A gravesite belonging to a man who fought in the Revolutionary War and made his way to Montgomery County was found near Butler in early 2018. And in the early spring of 2019, an installation of a bronze marker to honor his service was finally completed.
About ten years ago, John and Eileen Manning of St. Louis, MO, found a passion for ancestry work and began working their family tree. John focused his attention to his maternal grandmother's ancestors on his father's side of the family and found a book titled "The Canaday/McCormick Families and Their Ancestors" by Lois Canaday Hupfer.
"It quickly became the primary source of information that we used to build our family tree," said John Manning. "The scope and depth of the material that she published was extraordinary, given the fact that when this work was compiled there was virtually no electronic communication widely used, such as email today."
As part of Hupfer's efforts as requested by her father, the late James Elmer Canaday, she distributed numerous letters to individuals across the nation to gather information. She published her family history in 1993, about a year before her father passed away.
"She was so pleased he was able to see the result of all of her hard work," said Manning.
In the spring of 2017, the Mannings made a decision to concentrate their studies on John Canaday's descendants that remained in Montgomery County after he died in December 1836. During that research effort, they found an obituary for Caleb Warren Canaday (1833 to 1901), grandson of John Canady, in The Hillsboro Journal. Caleb's obituary would lead them to find the burials of John and Mary (Shearer) Canaday on his land, locally known as the John Grassel farm, near Butler.
Just a few months later on their way to the family History Library in Salt Lake City, UT, the St. Louis couple arranged to visit with Hupfer at her home in Colorado, where they spent two full days scanning material she retained from her research.
"During our visit with Lois, we shared with her our research findings regarding the burial location of John Canaday and his wife Mary," said Manning. "She was most interested and wanted to be kept informed as we found new information."
Unfortunately, Hupfer passed away in September 2018, but that didn't hinder the Mannings from continuing their work. After several trips to Litchfield and Hillsboro and reviewing courthouse records of land purchases and sales, they determined that Caleb Canaday originally purchased land in 1836, which was later sold to the Grassel family in 1867.
"We were fortunate to become acquainted with two Grassel descendants, Ann Tindall and her sister, Marilyn Maccanelli," said Manning. Their maternal grandmother was Nina (Grassel) Ware, who was a niece of John Grassel, and owned a farm just north of the John Grassel farm. Manning added that Marilyn and her husband Mike still reside on that farm.
Manning said he met Tindall on Ancestry and how extremely helpful she was in providing information about the farm, including several pictures, one of which was taken in the 1980s.
"This picture, along with Caleb's obituary, helped us narrow down the area in which John Canaday was buried," he said.
Also aiding in their efforts was Maccanelli, who contacted the present occupant of the house and arranged for the couple to search the yard.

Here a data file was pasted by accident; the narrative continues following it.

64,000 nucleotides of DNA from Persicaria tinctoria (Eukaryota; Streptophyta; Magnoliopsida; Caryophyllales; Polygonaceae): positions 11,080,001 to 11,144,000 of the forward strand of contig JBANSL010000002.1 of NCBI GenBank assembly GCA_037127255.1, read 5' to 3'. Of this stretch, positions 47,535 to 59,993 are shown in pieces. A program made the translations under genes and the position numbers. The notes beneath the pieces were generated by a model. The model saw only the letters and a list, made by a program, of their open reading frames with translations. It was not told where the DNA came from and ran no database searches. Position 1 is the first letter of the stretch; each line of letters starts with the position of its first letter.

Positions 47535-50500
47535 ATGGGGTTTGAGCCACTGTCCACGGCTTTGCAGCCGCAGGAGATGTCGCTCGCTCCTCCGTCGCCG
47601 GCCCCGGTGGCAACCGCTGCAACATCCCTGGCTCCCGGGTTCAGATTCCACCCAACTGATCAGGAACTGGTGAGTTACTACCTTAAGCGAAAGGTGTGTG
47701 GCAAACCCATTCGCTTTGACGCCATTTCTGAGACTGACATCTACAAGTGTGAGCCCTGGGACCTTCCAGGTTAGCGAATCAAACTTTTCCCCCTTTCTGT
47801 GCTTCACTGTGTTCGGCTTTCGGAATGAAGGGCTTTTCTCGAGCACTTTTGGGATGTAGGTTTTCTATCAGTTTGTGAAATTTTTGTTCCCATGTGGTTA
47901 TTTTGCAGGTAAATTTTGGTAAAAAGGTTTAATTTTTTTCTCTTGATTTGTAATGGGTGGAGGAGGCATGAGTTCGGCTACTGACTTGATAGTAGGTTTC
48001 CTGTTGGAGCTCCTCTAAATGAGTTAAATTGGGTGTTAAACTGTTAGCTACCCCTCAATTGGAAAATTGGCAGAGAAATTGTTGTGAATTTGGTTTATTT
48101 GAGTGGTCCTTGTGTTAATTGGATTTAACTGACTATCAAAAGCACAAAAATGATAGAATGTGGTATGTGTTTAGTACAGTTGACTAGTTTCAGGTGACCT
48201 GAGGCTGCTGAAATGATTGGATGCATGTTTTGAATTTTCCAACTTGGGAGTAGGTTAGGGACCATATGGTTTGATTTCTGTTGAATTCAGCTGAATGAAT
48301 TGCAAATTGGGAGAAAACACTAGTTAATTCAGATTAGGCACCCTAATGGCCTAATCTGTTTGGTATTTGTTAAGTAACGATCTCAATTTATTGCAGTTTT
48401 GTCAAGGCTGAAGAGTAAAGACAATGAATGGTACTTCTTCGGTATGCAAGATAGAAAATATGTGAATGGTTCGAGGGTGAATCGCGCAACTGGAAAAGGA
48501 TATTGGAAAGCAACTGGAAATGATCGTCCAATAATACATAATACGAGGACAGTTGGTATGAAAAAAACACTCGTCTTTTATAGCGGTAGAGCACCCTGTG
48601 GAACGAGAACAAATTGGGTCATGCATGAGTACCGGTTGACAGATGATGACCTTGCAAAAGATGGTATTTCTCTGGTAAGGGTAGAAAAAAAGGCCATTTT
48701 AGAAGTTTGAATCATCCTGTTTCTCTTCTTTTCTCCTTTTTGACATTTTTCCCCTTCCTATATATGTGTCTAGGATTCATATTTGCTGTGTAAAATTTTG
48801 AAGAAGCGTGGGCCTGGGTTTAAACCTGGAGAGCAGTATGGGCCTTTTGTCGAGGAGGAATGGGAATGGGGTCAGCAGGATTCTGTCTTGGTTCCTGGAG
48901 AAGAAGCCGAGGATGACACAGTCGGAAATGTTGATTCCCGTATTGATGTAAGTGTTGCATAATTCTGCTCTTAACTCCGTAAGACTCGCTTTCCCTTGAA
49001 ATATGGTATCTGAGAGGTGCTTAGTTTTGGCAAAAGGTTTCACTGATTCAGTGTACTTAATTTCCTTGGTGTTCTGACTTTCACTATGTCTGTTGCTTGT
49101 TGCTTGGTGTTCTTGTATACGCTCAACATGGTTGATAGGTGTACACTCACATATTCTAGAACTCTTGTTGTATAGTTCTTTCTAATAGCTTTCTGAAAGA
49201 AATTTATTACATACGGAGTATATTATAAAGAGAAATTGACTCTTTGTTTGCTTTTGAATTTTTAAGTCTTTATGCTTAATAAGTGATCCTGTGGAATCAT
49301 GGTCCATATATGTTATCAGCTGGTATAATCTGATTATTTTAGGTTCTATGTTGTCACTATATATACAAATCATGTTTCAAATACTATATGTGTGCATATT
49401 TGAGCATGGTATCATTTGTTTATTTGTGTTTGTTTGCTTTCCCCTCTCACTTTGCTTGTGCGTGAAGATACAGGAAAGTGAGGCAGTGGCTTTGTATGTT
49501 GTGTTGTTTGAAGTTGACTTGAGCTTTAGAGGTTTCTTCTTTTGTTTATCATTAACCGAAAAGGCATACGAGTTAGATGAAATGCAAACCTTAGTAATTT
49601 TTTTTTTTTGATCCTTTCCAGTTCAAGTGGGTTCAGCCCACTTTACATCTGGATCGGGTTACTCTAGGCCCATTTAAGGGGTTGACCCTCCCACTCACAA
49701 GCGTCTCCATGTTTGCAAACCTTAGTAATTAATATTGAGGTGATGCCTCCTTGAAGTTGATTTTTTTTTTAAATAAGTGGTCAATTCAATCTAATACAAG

"Marilyn told us that when she was a little girl, her grandparents used to talk about several people that were buried in the front yard of the John Grassel house," Manning said.
In their pursuit of finding Canaday's exact burial site, the Mannings hired Linda Hanabarger of Ramsey, who is well-known for her success in locating unmarked graves with her dousing capabilities. She immediately determined that there were two graves, confirming the research completed by the Mannings for the last two years.
A claim for Standard Goverment Headstone or Marker was submitted to the VA in the summer of 2018, requesting a bronze marker for John Canaday. Since Canaday was buried on private property, an approval of the property owner was required. Luckily for the Mannings, current property owner Denny Niehaus, who purchased the land in 1995, was very supportive of their efforts and has performed a lot of work to display the graves.
"Denny has done a wonderful job," said Manning. "It was so nice of him to do that."
And finally, this past spring, the installation of the bronze marker was completed, along with a matching bronze marker that the Mannings purchased for his wife Mary.
A veteran of the Revolutionary War, John Canaday enlisted to serve in September 1781 and spent three months as a private. He re-enlisted in July 1782, at Cumberland, Old Court House, VA, where he was stationed until October 1782. After falling ill, he received a furlough to return home, where he remained until March 1783, where he performed garrison duty until he was honorably discharged around Christmas 1783.
Canaday and Mary Shearer married four years later, residing in Virginia and Kentucky, until they made their way to Montgomery County. According to Eileen, Canaday died within the first year of relocating to the area, with his wife following eight years later.
"Sadly Lois passed away before getting to see the bronze markers that have been placed," said Manning. "These markers are a result of Lois' hard work and we wish to dedicate these to her memory."
Thanks to the dedication of his family and a number of Montgomery County residents, John Canaday now has a proper burial site 182 years later.